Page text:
# ipactl status Directory Service: RUNNING krb5kdc Service: RUNNING kadmin Service: RUNNING named Service: RUNNING httpd Service: RUNNING ipa-custodia Service: RUNNING ntpd Service: RUNNING pki-tomcatd Service: RUNNING ipa-otpd Service: RUNNING ipa-dnskeysyncd Service: RUNNING ipa: INFO: The ipactl command was successful
And – with the Kerberos ticket acquired earlier – ask for information about the admin user using the CLI tool:
# ipa user-find admin -------------- 1 user matched -------------- User login: admin Last name: Administrator Home directory: /home/admin Login shell: /bin/bash Principal alias: admin@IPA.LINUXCONFIG.ORG UID: 630200000 GID: 630200000 Account disabled: False ---------------------------- Number of entries returned 1 ----------------------------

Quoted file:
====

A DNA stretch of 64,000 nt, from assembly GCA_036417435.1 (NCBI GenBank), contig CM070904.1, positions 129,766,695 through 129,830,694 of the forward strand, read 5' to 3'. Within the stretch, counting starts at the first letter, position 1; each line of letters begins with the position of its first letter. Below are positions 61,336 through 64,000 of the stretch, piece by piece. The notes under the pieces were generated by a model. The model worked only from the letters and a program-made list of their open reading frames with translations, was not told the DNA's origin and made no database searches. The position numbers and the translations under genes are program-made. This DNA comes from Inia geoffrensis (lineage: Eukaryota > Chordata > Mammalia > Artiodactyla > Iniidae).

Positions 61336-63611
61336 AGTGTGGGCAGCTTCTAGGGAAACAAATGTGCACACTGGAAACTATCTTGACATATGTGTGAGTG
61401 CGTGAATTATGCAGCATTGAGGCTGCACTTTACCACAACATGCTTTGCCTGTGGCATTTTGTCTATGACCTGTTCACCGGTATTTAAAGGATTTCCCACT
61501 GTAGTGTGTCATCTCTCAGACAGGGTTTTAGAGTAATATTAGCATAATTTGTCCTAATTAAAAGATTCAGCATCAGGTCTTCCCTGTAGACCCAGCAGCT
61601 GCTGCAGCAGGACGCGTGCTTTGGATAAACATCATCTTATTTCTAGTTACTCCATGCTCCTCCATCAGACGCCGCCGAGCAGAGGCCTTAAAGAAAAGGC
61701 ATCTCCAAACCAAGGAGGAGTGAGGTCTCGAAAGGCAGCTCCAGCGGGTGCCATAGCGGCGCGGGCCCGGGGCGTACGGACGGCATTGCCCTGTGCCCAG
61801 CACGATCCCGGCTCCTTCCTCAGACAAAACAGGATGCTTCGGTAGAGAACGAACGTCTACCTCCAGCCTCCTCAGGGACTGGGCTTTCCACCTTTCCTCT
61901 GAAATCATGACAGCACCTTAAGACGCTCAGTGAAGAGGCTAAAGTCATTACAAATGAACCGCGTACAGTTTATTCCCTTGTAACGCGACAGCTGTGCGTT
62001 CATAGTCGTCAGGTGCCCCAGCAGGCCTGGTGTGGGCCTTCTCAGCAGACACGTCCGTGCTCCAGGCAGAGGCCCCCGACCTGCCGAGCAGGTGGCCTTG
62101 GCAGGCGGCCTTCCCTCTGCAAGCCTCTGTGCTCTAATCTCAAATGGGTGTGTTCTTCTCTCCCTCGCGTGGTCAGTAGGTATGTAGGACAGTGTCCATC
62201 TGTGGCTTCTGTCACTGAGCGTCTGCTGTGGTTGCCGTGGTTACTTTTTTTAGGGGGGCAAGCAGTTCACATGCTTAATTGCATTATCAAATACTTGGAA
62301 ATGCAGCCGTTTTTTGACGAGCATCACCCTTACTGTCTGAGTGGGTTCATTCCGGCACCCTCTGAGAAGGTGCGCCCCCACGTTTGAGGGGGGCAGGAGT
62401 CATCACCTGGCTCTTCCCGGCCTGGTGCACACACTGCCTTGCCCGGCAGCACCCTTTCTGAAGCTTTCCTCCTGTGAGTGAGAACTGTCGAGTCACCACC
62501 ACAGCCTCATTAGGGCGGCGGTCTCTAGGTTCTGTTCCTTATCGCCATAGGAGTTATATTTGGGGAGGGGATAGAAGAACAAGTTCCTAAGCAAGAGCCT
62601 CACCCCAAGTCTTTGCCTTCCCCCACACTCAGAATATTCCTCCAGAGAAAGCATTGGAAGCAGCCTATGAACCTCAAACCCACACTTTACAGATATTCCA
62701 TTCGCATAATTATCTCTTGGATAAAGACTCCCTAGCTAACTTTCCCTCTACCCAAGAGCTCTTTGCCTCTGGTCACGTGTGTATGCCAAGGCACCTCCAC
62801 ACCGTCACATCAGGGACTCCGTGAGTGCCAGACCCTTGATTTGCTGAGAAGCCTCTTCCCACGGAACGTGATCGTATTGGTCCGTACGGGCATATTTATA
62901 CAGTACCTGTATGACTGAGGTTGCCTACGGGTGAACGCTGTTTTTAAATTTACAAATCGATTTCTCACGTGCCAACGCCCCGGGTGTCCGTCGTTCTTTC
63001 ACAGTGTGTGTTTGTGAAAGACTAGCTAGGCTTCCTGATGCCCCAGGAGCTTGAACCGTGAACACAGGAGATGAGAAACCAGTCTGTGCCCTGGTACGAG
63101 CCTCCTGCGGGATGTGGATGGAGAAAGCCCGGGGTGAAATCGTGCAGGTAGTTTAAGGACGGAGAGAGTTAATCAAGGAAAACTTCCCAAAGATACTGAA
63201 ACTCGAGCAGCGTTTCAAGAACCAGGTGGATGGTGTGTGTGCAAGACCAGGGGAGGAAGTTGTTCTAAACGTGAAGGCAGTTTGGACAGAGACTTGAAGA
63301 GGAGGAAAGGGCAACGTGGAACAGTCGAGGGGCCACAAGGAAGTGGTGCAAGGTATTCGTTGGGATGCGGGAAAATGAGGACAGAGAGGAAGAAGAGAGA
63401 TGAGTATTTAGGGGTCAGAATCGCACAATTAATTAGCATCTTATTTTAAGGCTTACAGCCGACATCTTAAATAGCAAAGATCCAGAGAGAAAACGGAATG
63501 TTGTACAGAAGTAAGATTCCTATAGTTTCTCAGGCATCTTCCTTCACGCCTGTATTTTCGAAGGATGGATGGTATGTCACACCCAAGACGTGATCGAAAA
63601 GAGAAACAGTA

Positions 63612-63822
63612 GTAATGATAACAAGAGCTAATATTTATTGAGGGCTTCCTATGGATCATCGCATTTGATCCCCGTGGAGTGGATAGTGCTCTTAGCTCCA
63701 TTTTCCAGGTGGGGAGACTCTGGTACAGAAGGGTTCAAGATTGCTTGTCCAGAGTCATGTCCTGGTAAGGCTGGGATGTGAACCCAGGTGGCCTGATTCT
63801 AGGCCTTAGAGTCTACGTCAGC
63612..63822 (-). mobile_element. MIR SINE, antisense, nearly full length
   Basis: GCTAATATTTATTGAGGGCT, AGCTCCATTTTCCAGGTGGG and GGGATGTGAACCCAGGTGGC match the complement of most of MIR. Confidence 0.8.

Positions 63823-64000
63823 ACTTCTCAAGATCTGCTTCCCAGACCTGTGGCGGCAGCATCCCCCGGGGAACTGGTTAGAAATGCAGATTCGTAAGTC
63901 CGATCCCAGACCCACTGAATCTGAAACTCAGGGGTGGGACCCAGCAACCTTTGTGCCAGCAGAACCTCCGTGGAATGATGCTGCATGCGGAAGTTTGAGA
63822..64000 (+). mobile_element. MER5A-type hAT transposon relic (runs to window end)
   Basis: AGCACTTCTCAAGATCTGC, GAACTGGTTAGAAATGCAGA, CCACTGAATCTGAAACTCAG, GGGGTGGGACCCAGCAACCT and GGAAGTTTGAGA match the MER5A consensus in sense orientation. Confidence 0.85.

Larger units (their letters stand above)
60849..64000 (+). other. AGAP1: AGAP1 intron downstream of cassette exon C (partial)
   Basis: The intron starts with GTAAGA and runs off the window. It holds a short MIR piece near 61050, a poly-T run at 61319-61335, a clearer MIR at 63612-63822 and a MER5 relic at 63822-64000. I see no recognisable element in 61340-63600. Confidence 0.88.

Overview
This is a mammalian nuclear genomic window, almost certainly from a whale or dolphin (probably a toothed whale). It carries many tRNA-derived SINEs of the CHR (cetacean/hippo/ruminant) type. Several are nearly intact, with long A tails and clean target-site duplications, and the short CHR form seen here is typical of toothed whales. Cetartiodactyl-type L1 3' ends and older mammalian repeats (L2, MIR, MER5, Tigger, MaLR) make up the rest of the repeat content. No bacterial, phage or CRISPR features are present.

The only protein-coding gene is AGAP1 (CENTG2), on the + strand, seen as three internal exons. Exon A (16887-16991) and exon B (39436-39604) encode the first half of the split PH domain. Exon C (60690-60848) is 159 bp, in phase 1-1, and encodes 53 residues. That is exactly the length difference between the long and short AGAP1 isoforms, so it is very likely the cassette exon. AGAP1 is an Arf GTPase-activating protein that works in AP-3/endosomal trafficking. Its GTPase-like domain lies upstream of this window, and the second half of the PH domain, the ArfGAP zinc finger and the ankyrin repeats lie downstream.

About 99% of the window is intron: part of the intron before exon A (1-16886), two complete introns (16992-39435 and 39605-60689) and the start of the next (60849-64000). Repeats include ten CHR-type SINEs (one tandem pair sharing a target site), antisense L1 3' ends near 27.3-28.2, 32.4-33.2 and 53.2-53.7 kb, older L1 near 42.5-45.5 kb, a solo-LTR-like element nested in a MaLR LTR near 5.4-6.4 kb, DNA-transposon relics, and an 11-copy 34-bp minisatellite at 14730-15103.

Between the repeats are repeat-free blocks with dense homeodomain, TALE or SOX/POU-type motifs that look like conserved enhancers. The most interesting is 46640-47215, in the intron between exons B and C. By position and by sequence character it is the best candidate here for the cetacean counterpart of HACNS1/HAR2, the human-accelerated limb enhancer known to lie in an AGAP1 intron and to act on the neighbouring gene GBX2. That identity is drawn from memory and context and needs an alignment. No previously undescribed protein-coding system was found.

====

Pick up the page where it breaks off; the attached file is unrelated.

And finally, login to the web-based management page using the admin user’s credentials (the machine running the browser must be able to resolve the name of the FreeIPA server). Use HTTPS, the server will redirect if plain HTTP is used. As we installed a self-signed root certificate, the browser will warn us about it.